25 Comments
  • Merely Me
    Health Guide
    Jul. 01, 2010

    I am so glad that you are continuing to delve into this topic as it is such an important one for so many women.

     

    The National Coalition for Domestic Violence has a checklist as to how to know if you are being abused.  Here is some of that checklist:


    Does your partner...
    ____ Embarrass or make fun of you in front of your friends or family?
    ____ Put...

    RHMLucky777

    Read More

    I am so glad that you are continuing to delve into this topic as it is such an important one for so many women.

     

    The National Coalition for Domestic Violence has a checklist as to how to know if you are being abused.  Here is some of that checklist:


    Does your partner...
    ____ Embarrass or make fun of you in front of your friends or family?
    ____ Put down your accomplishments or goals?
    ____ Make you feel like you are unable to make decisions?
    ____ Use intimidation or threats to gain compliance?
    ____ Tell you that you are nothing without them?
    ____ Treat you roughly - grab, push, pinch, shove or hit you?
    ____ Call, text, or email you several times a day or show up to make sure you are where you said you would be?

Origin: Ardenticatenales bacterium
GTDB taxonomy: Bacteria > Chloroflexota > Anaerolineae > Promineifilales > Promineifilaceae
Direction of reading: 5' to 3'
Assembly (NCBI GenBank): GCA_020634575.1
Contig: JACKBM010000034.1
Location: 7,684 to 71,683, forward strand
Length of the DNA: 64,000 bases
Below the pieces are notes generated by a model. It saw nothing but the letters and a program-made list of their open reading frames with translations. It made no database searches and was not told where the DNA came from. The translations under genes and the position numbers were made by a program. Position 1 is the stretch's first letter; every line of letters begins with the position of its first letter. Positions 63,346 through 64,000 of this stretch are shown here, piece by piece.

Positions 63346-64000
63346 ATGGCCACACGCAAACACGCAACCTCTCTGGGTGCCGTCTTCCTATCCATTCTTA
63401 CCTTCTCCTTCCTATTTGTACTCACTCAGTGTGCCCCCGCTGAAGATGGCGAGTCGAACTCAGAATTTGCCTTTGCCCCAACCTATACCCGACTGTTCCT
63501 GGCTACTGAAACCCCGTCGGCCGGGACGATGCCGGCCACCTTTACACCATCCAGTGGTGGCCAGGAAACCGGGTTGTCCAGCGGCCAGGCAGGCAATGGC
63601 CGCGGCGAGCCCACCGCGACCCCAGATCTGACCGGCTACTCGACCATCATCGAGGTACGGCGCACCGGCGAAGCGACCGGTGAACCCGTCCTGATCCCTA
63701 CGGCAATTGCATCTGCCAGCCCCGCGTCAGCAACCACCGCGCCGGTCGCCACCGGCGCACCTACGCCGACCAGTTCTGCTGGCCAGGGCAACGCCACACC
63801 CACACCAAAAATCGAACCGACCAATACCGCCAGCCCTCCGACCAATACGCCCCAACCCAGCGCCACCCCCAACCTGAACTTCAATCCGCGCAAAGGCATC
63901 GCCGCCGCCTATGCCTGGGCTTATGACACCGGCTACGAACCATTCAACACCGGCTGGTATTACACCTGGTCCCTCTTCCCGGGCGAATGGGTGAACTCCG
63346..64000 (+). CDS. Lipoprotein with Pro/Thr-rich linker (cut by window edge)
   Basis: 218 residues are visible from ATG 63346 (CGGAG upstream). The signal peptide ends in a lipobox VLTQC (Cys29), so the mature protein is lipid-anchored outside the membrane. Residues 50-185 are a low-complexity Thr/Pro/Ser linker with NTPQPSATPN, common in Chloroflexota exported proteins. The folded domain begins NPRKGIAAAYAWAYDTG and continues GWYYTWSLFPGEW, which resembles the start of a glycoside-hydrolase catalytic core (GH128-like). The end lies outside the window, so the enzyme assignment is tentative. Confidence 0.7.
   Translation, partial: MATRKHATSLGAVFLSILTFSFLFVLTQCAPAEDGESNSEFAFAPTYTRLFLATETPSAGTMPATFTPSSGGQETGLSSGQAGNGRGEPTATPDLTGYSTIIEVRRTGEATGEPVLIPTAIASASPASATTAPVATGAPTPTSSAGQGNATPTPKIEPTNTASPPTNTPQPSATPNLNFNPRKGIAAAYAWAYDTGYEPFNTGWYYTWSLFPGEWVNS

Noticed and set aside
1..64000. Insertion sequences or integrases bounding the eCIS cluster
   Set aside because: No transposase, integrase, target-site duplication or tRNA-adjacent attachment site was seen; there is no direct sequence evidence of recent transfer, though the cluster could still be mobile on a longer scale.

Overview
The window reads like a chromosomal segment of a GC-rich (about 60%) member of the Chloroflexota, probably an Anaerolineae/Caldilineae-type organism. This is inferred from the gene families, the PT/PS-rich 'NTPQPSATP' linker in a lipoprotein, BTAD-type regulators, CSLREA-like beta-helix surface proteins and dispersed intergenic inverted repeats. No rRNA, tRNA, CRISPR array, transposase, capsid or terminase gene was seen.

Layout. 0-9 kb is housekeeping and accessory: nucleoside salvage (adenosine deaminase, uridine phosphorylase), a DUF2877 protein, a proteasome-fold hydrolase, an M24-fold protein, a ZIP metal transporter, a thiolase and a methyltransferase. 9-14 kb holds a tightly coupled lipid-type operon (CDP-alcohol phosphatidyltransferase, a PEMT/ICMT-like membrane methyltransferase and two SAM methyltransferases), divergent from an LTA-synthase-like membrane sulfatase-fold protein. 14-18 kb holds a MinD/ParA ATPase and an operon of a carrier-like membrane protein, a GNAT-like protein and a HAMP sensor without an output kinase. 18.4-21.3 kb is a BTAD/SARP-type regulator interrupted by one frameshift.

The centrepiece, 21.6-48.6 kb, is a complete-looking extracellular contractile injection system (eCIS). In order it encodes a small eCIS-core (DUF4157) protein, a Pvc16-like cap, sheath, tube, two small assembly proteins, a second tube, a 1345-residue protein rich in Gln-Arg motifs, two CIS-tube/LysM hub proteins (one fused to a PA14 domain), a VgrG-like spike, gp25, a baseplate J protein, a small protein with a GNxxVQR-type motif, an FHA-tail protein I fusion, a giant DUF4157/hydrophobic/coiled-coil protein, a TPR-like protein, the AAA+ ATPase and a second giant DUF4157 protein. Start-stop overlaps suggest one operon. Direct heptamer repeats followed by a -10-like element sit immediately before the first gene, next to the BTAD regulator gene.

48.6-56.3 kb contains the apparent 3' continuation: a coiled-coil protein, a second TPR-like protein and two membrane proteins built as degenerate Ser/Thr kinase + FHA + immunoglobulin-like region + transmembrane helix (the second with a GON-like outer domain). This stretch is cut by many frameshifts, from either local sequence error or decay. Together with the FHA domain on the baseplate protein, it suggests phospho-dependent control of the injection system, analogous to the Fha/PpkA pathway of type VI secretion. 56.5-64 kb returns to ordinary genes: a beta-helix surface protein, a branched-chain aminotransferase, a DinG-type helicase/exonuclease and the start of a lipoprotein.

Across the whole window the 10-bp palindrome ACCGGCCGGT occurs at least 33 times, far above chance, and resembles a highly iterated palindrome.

____ Use drugs or alcohol as an excuse for saying hurtful things or abusing you?
    ____ Blame you for how they feel or act?
    ____ Pressure you sexually for things you don't want to do?
    ____ Make you feel like there "is no way out" of the relationship?
    ____ Prevent you from doing things you want - like spending time with your friends or family?
    ____ Try to keep you from leaving after a fight or leave you somewhere after a fight to "teach you a lesson"?

     

    The primary goal of an abuser is control and when these ways are more of the person's normal actions than not...you may be dealing with an abuser.

     

    Thank you for continuing this very essential conversation.  The more we talk about this and bring it into the light the more we can help people.

     

     

     

     

    • jpw2008
      Jul. 08, 2010

      hi MM

      I had a friend like that.

      I got a couple things checked off on the list

      He tried to control me

      I was with him for 3 years off and on

      Memories don't go

      I said My life is nightmare

      A woman at the therapy group said I choose what to make of it

      My thought was but how

      It seems that she thought I wasn't working on it

      I am very scared

      Everywhere I go I find...

      RHMLucky777

      Read More

      hi MM

      I had a friend like that.

      I got a couple things checked off on the list

      He tried to control me

      I was with him for 3 years off and on

      Memories don't go

      I said My life is nightmare

      A woman at the therapy group said I choose what to make of it

      My thought was but how

      It seems that she thought I wasn't working on it

      I am very scared

      Everywhere I go I find people that want to control me

      Where do you learn assertiveness?

      Jon

    • Anonymous
      Dawn